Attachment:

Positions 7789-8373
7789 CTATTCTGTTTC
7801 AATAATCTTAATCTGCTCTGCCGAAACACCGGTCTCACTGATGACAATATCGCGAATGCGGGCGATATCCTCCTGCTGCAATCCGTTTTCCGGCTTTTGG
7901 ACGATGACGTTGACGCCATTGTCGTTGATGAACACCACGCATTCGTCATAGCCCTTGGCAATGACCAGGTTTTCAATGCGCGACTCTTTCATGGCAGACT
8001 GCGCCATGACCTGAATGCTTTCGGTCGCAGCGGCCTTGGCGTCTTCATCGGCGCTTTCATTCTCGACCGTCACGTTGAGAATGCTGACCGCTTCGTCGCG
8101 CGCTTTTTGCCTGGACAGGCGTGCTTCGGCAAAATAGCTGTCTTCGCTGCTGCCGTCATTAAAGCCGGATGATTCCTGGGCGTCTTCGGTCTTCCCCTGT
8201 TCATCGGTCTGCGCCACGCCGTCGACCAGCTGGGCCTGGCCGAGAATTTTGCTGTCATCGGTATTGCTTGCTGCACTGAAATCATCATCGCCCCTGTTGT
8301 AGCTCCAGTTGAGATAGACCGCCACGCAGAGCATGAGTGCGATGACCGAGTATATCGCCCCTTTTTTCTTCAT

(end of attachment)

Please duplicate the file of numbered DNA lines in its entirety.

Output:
Positions 7789-8373
7789 CTATTCTGTTTC
7801 AATAATCTTAATCTGCTCTGCCGAAACACCGGTCTCACTGATGACAATATCGCGAATGCGGGCGATATCCTCCTGCTGCAATCCGTTTTCCGGCTTTTGG
7901 ACGATGACGTTGACGCCATTGTCGTTGATGAACACCACGCATTCGTCATAGCCCTTGGCAATGACCAGGTTTTCAATGCGCGACTCTTTCATGGCAGACT
8001 GCGCCATGACCTGAATGCTTTCGGTCGCAGCGGCCTTGGCGTCTTCATCGGCGCTTTCATTCTCGACCGTCACGTTGAGAATGCTGACCGCTTCGTCGCG
8101 CGCTTTTTGCCTGGACAGGCGTGCTTCGGCAAAATAGCTGTCTTCGCTGCTGCCGTCATTAAAGCCGGATGATTCCTGGGCGTCTTCGGTCTTCCCCTGT
8201 TCATCGGTCTGCGCCACGCCGTCGACCAGCTGGGCCTGGCCGAGAATTTTGCTGTCATCGGTATTGCTTGCTGCACTGAAATCATCATCGCCCCTGTTGT
8301 AGCTCCAGTTGAGATAGACCGCCACGCAGAGCATGAGTGCGATGACCGAGTATATCGCCCCTTTTTTCTTCAT